MRI is arguably the most important investigative tool in knee pain. An emerging important finding with diagnostic, prognostic and therapeutic implications in early OA is Bone Marrow Edema (BME).
BMEs are found in other conditions, like trauma and osteonecrosis. In OA, it portends adjacent cartilage deterioration, it is a harbinger of disease progression, it correlates with pain, and it signifies repair failure if it persists after autologous chondrocyte implantation (ACI).
While MRI is particularly useful in the detection of early (or even "pre-") OA of the knee, ultrasound is a far cheaper and more convenient tool available at the point of care. For moderate OA, it is more sensitive than XRay in detecting osteophytes; and much of the femoral condylar cartilage can be visualised.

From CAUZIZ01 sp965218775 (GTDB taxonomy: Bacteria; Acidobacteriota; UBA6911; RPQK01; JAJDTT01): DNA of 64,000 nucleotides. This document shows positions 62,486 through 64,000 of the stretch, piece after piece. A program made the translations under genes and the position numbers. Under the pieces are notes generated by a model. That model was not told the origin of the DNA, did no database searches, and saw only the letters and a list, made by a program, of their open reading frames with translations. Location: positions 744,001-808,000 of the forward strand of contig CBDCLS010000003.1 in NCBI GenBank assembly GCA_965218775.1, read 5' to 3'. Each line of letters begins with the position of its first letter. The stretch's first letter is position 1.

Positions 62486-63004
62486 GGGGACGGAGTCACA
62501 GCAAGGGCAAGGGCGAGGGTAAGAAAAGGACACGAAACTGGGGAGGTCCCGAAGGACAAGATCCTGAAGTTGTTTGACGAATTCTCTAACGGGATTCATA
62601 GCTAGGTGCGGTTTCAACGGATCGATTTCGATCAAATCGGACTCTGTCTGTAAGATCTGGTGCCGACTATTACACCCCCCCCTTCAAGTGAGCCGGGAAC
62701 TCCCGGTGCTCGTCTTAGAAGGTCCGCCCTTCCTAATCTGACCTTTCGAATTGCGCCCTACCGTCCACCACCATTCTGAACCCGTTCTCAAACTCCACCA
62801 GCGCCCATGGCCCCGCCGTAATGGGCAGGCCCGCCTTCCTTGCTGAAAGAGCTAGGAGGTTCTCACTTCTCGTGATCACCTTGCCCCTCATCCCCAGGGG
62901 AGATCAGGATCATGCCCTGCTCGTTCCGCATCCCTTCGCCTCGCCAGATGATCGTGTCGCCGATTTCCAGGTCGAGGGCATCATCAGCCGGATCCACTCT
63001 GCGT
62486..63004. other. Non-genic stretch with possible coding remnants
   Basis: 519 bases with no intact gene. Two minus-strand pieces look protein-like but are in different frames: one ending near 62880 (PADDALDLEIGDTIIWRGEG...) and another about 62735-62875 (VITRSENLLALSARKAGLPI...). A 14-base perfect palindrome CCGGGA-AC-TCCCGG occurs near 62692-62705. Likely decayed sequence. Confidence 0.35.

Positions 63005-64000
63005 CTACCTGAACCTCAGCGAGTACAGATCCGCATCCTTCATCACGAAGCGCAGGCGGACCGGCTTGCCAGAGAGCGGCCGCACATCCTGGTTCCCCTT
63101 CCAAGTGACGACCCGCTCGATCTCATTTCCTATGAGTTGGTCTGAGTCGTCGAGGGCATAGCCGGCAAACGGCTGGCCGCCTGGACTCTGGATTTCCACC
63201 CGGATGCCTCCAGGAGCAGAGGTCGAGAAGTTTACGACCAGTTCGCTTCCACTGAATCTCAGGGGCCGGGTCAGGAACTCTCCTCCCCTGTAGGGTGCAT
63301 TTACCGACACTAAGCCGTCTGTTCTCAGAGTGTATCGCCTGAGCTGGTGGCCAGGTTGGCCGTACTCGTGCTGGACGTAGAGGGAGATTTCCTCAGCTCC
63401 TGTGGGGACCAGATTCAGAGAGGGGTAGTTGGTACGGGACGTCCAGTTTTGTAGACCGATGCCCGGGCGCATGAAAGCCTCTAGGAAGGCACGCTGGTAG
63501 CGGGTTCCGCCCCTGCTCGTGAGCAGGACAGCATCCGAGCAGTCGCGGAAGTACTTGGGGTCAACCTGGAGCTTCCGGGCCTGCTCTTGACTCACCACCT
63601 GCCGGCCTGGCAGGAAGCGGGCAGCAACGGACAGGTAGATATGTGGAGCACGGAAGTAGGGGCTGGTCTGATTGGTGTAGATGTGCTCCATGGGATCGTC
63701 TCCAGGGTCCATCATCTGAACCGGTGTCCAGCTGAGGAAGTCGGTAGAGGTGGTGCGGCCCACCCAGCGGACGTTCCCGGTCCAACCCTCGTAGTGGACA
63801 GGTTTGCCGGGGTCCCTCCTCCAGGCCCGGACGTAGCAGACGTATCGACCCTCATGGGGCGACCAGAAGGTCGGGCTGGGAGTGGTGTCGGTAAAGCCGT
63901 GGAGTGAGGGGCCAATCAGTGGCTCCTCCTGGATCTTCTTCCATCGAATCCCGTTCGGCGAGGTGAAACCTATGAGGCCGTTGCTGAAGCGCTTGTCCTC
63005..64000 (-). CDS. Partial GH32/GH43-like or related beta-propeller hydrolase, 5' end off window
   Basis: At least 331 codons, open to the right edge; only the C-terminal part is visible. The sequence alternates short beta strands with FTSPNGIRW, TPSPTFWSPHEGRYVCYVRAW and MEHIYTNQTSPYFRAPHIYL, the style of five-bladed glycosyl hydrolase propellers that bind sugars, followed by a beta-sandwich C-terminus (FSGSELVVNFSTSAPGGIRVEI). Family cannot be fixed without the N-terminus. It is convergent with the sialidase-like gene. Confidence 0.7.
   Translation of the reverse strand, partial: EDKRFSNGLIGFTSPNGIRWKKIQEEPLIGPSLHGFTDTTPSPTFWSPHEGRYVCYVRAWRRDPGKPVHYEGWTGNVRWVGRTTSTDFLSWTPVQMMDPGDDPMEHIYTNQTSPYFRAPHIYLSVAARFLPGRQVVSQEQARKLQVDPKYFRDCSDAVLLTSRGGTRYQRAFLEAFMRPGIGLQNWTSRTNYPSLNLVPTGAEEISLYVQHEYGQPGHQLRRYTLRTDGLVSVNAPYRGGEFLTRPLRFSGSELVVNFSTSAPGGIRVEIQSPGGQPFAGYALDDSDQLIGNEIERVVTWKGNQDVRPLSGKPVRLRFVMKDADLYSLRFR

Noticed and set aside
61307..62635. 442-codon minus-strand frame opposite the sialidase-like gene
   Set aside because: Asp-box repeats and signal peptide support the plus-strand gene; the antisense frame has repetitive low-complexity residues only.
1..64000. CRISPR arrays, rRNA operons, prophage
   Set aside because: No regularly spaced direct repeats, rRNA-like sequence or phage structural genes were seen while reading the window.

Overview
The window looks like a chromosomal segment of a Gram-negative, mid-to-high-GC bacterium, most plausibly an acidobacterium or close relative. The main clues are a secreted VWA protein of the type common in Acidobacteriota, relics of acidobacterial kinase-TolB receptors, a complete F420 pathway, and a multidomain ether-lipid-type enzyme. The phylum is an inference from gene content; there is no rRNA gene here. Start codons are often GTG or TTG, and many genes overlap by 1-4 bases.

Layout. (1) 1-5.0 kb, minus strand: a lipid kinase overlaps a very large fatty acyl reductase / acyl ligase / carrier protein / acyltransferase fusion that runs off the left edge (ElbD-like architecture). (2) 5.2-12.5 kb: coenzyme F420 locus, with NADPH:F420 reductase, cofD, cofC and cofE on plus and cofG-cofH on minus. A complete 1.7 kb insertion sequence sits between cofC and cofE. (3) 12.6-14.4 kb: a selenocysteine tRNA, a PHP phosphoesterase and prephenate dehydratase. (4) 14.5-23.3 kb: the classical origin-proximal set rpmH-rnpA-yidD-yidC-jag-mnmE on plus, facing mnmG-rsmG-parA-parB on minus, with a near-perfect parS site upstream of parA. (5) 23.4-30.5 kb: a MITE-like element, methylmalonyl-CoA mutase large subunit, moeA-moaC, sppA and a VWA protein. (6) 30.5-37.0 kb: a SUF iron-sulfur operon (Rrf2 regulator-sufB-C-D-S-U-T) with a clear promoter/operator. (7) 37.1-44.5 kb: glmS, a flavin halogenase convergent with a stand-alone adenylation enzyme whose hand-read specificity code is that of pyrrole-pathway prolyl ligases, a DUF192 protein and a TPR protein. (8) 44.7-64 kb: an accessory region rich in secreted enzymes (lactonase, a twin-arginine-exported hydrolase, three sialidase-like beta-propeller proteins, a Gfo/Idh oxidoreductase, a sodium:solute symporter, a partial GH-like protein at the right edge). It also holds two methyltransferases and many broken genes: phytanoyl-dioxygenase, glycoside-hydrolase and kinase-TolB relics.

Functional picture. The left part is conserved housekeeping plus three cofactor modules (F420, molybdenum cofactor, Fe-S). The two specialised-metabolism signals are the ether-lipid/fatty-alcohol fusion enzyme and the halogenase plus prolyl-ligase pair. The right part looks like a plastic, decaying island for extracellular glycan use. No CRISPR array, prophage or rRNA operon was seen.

In addition, ultrasound can detect minimal effusions, synovial proliferation and inflammation, and cartilage calcifications and gout deposits. It can also accurately guide joint aspiration and injection.
Osteoarthritis is inflammatory; sometimes overtly so, with recurrent or persistent effusions. While the synovial fluid inflammatory cell count may not be stratospheric like what is seen in RA or Gout, a slightly higher white cell count correlates with synovial volume on MRI, and predicts for response to intra-articular steroid.